God’s cup of anger

By Mark Morgan | Jeremiah

Feb 23
Cup of anger: “Cup” by Firkin on OpenClipArt (https://openclipart.org/detail/282246/cup)

God’s cup of anger

Many prophets of God saw unusual sights and strange visions.  At times, it is hard to tell whether what they were seeing was real, a vision or a dream.  In Jeremiah 25:15-38, God gave Jeremiah a cup – God’s cup of anger – to take to many different nations.  Verse 18 talks of those nations being ruined “as at this day”, which suggests that this part of the text was written some time after the prophecy was fulfilled.

Who was it for?

The list of specific nations who were to drink from God’s cup of anger is very long:

  • Jerusalem and the cities of Judah, its kings and officials,
  • Pharaoh king of Egypt, his servants, officials and people,
  • all the mixed tribes among them;
  • the kings of the land of Uz (near Edom),
  • all the kings of the land of the Philistines (Ashkelon, Gaza, Ekron, and the remnant of Ashdod);
  • Edom,
  • Moab,
  • and the sons of Ammon;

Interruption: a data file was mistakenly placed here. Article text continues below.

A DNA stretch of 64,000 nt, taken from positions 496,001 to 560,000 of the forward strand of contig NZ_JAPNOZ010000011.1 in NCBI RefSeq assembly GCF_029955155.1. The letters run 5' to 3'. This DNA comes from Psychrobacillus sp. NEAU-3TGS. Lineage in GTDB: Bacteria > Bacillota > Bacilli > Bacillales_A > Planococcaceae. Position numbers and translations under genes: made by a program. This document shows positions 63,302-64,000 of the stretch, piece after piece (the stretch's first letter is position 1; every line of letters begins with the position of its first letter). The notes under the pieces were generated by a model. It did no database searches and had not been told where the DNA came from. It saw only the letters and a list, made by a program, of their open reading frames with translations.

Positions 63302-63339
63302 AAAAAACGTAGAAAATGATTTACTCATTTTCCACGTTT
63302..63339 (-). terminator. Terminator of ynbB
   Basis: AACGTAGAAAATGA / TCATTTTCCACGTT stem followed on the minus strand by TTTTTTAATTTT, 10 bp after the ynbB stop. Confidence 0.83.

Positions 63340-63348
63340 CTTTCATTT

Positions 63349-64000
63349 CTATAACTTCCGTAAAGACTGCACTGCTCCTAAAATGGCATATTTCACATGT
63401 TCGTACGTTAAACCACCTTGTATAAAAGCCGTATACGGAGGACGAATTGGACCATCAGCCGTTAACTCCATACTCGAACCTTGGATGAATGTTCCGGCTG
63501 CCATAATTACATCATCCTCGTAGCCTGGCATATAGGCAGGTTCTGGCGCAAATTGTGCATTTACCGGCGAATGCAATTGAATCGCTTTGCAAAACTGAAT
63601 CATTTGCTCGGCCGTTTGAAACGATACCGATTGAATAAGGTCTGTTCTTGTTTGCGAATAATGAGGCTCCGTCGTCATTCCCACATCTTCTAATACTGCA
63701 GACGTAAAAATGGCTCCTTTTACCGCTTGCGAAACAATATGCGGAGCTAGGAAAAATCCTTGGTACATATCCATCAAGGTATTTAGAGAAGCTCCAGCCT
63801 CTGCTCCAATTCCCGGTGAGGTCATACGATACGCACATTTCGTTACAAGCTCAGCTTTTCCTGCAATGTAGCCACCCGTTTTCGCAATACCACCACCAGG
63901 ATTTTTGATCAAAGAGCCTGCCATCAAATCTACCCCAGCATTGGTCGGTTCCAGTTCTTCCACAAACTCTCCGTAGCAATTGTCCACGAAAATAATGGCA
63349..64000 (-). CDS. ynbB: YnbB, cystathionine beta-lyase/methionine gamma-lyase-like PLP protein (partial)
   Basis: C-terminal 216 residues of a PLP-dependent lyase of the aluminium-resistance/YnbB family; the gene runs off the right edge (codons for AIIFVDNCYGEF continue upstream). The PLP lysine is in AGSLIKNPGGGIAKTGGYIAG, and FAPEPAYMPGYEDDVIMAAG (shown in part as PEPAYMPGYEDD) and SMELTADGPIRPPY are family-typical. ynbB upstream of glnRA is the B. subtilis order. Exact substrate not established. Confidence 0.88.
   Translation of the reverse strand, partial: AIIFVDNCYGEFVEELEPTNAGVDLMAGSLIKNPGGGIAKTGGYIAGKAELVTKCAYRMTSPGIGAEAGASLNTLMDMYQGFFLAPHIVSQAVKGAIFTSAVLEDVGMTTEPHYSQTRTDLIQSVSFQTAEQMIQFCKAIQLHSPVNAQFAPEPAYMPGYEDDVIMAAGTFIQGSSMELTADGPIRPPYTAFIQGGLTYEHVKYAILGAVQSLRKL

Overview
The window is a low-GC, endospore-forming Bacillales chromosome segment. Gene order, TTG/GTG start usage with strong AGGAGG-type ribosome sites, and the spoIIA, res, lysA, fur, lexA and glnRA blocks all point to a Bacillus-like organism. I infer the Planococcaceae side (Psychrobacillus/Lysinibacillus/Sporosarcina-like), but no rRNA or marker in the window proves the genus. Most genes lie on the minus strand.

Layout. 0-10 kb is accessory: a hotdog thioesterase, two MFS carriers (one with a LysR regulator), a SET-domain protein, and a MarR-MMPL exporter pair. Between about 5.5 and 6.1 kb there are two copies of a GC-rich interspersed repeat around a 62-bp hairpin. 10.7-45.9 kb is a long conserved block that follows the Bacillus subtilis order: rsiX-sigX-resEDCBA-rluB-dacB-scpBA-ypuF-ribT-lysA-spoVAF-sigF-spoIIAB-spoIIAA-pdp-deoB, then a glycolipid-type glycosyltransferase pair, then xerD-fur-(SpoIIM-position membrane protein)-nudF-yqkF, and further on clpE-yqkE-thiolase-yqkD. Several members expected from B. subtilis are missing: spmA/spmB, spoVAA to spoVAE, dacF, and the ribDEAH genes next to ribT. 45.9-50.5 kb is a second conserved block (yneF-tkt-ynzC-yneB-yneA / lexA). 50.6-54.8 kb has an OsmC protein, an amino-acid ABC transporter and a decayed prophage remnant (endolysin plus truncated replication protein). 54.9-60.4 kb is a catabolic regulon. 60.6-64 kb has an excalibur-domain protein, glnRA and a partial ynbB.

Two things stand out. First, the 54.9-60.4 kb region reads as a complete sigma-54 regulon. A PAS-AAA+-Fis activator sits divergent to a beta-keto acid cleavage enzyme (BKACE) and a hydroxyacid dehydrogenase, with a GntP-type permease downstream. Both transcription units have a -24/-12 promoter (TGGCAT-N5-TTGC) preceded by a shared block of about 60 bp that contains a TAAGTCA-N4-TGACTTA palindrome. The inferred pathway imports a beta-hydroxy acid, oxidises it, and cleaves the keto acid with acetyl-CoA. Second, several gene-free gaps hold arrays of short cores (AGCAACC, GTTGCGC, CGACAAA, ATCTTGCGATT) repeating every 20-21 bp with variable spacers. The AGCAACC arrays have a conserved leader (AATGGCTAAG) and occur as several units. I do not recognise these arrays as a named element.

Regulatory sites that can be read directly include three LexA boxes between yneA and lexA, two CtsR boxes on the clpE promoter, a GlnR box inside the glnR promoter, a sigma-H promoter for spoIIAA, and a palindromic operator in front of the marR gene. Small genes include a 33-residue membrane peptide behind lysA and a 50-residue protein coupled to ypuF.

• all the kings of Tyre,
  • all the kings of Sidon,
  • and the kings of the coastland across the sea;
  • Dedan (in Arabia),
  • Tema (in Arabia),
  • Buz (near Edom?),
  • all who cut the corners of their hair;
  • the kings of Arabia,
  • all the kings of the mixed tribes who dwell in the desert;
  • the kings of Zimri (between Arabia and Persia?),
  • all the kings of Elam,
  • and all the kings of Media.

At the end of the list of named or described nations, there are some “catch-all” terms:

  • all the kings of the north, far and near,
  • all the kingdoms of the world that are on the face of the earth.

Then, after all of those nations had drunk, God said that the king of Babylon would drink the cup of his anger also.

Was it literal?

Was this a vision?  Did God literally give Jeremiah a physical cup?  Jeremiah was told to make the many nations listed above drink from God’s cup of anger that he had been given, but every commentary I have found dismisses the possibility that any of this could be literal.  Have a look at http://biblehub.com/commentaries/jeremiah/25-17.htm to see a collection of the words of such commentaries.

Some of the logic that leads to these conclusions is informative, so I have listed them below.